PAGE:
Dharma Topic: Being Fully Present

Dharma Topic: Being Fully Present

Discussion date: Thu, Jul 28, 2005 at our weekly Thursday evening practice

Dear Still Water Friends,

This Thursday evening, July 28, Marie Sheppard willfacilitate our Dharma discussion on the topic of being fully present. When wetalked about the topic, Marie contrasted her sense of being "bathed in thelight" when she was relaxed and present, to being a spotlight looking forsomething, when she was tense and identified with her thinking mind.

Below are several quotes from The Power of Now: A Guideto Spiritual Enlightenment which Marie has selected to inform thediscussion.

Marie and her family will be leaving soon to begin amulti-year assignment in Zambia. We hope you will be able to join us This Thursday to be with Marie one more time before she departs.

The best times to join the Thursdays gatherings are justbefore the first sitting at 7 pm; at 7:25, at the beginning of walkingmeditation; or, at 7:35, at the beginning of the second sitting. (To allowothers to maintain concentration and continuity, we ask that practitioners notenter during the walking meditation.)

Peace and joy to you,

Mitchell Ratner 
Senior Teacher

Notes on being fully present, from The Power of Now: AGuide to Spiritual Enlightenment by Eckhart Tolle

"Identification with your mind, which causes thought tobecome compulsive…. This incessant mental noise prevents you from finding thatrealm of inner stillness that is inseparable from Being It also creates a falsemind-made self that casts a shadow of fear and suffering. . . ..

Descartes believed he had found the most fundamental truthwhen he made his famous statement: "I think, therefore I am." He had,in fact, given expression to the most basic error: to equate thinking with Beingand identity with thinking. The compulsive thinker, which means almost everyone,lives in a state of apparent separateness, in an insanely complex world ofcontinuous problems and conflict, a world that reflects the ever increasingfragmentation of the mind. Enlightenment is a state of wholeness, of being"at one" and therefore at peace…. Enlightenment is not only the endof suffering and of continuous conflict within and without, but also the end ofthe dreadful enslavement to incessant thinking. What an incredible liberationthis is!

Identification with your mind creates an opaque screen ofconcepts, labels, images words, judgments and definitions that blocks all truerelationship. It comes between you and yourself, between you and fellow man andwoman, between you and nature… It is this screen of thought that creates theillusion of separateness, the illusion that there is you and a totallyseparate "other." You then forget the essential fact that, underneaththe level of physical appearances and separate forms, you are one with all that is.By "forget", I mean that you can no longer feel this oneness asself evident reality. "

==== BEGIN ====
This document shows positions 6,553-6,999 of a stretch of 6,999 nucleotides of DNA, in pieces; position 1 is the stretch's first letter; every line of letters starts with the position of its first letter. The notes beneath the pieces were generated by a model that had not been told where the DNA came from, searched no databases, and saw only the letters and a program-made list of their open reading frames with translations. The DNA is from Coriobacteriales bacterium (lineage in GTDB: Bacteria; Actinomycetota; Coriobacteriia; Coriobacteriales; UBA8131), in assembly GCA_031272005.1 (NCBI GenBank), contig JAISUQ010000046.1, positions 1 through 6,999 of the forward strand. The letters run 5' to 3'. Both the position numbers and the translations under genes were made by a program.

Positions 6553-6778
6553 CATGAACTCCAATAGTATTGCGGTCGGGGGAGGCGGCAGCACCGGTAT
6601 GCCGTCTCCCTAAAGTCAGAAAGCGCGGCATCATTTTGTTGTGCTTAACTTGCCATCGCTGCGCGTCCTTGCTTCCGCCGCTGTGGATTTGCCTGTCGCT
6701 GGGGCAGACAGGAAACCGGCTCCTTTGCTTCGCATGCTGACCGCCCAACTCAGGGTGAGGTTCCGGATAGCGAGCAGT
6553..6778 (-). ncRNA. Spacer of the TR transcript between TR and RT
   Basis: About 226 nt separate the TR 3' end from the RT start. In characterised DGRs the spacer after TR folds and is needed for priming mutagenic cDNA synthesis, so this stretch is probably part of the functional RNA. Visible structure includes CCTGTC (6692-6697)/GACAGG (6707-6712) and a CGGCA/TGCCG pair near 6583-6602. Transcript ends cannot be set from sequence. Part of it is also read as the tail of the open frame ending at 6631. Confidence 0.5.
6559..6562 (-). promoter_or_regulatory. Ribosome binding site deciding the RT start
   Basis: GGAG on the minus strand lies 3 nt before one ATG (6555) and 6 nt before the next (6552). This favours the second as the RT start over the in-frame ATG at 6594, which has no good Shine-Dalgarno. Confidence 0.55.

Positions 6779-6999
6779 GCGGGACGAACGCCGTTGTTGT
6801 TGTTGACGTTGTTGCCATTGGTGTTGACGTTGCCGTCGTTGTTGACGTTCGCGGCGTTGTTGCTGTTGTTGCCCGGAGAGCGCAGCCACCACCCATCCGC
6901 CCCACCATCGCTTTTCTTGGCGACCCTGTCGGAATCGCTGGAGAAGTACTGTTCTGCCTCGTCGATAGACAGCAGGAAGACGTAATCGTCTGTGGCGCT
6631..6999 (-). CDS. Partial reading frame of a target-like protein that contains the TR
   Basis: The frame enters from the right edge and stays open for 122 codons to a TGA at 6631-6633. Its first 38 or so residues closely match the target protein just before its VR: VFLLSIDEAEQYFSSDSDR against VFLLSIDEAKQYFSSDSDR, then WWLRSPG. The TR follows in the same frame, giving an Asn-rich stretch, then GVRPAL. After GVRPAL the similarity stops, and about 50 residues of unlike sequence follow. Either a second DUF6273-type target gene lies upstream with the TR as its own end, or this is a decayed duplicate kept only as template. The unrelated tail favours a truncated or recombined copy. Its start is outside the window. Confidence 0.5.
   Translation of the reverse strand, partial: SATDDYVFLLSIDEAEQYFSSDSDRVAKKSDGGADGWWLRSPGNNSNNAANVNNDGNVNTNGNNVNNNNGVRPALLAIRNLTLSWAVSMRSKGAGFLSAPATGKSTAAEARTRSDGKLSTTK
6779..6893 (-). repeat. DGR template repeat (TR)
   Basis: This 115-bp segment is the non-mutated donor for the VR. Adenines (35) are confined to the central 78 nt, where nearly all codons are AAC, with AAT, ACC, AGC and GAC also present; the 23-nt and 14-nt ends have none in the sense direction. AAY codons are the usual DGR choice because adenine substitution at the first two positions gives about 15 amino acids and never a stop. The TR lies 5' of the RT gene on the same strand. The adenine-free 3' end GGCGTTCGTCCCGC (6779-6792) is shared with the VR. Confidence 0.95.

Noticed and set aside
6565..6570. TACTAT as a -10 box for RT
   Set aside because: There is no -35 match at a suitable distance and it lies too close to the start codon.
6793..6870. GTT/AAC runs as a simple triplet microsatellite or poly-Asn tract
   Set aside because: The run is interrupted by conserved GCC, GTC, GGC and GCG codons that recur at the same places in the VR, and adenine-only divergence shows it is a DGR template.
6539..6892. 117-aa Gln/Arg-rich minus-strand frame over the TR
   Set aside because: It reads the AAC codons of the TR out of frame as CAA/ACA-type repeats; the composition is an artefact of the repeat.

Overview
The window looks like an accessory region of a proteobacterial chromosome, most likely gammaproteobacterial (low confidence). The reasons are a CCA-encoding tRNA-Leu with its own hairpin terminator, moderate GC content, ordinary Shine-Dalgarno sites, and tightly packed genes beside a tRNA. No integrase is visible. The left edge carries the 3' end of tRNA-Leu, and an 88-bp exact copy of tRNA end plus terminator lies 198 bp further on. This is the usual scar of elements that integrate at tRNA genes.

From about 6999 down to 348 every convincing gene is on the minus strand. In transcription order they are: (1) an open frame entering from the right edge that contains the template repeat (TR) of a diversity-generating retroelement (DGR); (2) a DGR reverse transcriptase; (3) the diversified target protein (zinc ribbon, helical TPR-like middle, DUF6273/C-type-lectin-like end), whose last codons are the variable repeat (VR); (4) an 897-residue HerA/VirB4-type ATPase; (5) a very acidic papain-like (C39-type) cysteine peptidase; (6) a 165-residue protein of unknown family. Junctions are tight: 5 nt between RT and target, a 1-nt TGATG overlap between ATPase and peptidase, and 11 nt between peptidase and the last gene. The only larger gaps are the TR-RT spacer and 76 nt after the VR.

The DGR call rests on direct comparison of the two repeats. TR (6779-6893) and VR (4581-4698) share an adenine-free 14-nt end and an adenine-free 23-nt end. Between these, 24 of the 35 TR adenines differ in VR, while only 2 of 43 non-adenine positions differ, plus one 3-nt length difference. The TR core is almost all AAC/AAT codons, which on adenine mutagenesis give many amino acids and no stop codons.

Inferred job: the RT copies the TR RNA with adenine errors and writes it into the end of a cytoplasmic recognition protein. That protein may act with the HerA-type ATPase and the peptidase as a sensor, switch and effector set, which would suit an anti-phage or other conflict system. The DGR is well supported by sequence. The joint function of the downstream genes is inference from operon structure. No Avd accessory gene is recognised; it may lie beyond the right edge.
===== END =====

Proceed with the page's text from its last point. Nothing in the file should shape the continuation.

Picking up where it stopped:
". . . the mind is using you. You are unconsciouslyidentified with it, so you don’t even know that you are its slave. It’s almostas if you were possessed without knowing it, and so you take the possessingentity to be yourself. The beginning of freedom is the realization that you arenot the possessing entity – the thinker. Knowing this enables you to observe theentity. The moment you start watching the thinker, a higher level ofconsciousness becomes activated. You then beginning to realize that there is avast realm of intelligence beyond thought, that thought is only a tiny aspect ofthat intelligence. You also realize that all the things that truly matter –beauty, love, creativity, joy, inner peace — arise from beyond the mind. Youbegin to awaken."

"So when you listen to a thought, you are aware notonly of that thought but also of yourself as the witness of the thought. A newdimension of consciousness as come in. As you listen to the thought, you feel aconscious presence — your deeper self — behind or underneath the thought, asit were. The thought then loses its power over you and quickly subsides, becauseyou are no longer energizing the mind through identification with it. This isthe beginning of the end of involuntary and compulsive thinking."

" So once you recognize the root of unconsciousness asidentification with the mind, which of course includes the emotions, you stepout of it. You become present. When you are present, you can allow themind to be as it is without getting entangled in it. The mind in itself is notdysfunctional. It is a wonderful tool. Dysfunction sets in when you seek yourself in it and mistake it for who you are. It then becomes the egoic mind andtakes over your whole life."

Discussion Date: Thu, Jul 28, 2005


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Columbia Sunday Evening Practice

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Takoma Park Morning Meditation

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